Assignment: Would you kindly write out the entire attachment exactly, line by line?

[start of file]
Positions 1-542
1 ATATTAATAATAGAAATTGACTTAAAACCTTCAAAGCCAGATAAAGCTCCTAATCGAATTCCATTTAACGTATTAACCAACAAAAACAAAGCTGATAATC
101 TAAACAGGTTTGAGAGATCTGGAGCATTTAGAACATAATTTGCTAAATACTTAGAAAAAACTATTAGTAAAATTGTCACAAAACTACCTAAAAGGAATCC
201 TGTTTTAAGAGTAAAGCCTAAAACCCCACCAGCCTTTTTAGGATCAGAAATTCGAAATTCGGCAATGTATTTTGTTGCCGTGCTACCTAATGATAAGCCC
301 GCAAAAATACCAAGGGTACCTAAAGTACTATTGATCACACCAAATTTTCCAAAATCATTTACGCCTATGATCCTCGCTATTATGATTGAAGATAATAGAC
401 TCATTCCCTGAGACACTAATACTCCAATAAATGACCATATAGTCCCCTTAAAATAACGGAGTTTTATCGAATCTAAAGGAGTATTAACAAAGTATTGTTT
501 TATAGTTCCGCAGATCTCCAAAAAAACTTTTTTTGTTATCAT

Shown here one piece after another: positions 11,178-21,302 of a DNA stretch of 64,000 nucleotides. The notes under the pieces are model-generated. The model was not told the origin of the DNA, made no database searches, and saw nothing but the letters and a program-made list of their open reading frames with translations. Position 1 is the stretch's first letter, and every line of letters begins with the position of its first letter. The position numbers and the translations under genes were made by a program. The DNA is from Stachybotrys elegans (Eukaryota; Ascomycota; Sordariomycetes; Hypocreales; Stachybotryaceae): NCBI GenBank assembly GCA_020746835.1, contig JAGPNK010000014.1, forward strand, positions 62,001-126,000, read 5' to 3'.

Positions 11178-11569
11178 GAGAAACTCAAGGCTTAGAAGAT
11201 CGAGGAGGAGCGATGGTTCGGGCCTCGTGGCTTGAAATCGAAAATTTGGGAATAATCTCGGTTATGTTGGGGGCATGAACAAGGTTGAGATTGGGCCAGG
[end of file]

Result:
Positions 1-542
1 ATATTAATAATAGAAATTGACTTAAAACCTTCAAAGCCAGATAAAGCTCCTAATCGAATTCCATTTAACGTATTAACCAACAAAAACAAAGCTGATAATC
101 TAAACAGGTTTGAGAGATCTGGAGCATTTAGAACATAATTTGCTAAATACTTAGAAAAAACTATTAGTAAAATTGTCACAAAACTACCTAAAAGGAATCC
201 TGTTTTAAGAGTAAAGCCTAAAACCCCACCAGCCTTTTTAGGATCAGAAATTCGAAATTCGGCAATGTATTTTGTTGCCGTGCTACCTAATGATAAGCCC
301 GCAAAAATACCAAGGGTACCTAAAGTACTATTGATCACACCAAATTTTCCAAAATCATTTACGCCTATGATCCTCGCTATTATGATTGAAGATAATAGAC
401 TCATTCCCTGAGACACTAATACTCCAATAAATGACCATATAGTCCCCTTAAAATAACGGAGTTTTATCGAATCTAAAGGAGTATTAACAAAGTATTGTTT
501 TATAGTTCCGCAGATCTCCAAAAAAACTTTTTTTGTTATCAT

Shown here one piece after another: positions 11,178-21,302 of a DNA stretch of 64,000 nucleotides. The notes under the pieces are model-generated. The model was not told the origin of the DNA, made no database searches, and saw nothing but the letters and a program-made list of their open reading frames with translations. Position 1 is the stretch's first letter, and every line of letters begins with the position of its first letter. The position numbers and the translations under genes were made by a program. The DNA is from Stachybotrys elegans (Eukaryota; Ascomycota; Sordariomycetes; Hypocreales; Stachybotryaceae): NCBI GenBank assembly GCA_020746835.1, contig JAGPNK010000014.1, forward strand, positions 62,001-126,000, read 5' to 3'.

Positions 11178-11569
11178 GAGAAACTCAAGGCTTAGAAGAT
11201 CGAGGAGGAGCGATGGTTCGGGCCTCGTGGCTTGAAATCGAAAATTTGGGAATAATCTCGGTTATGTTGGGGGCATGAACAAGGTTGAGATTGGGCCAGG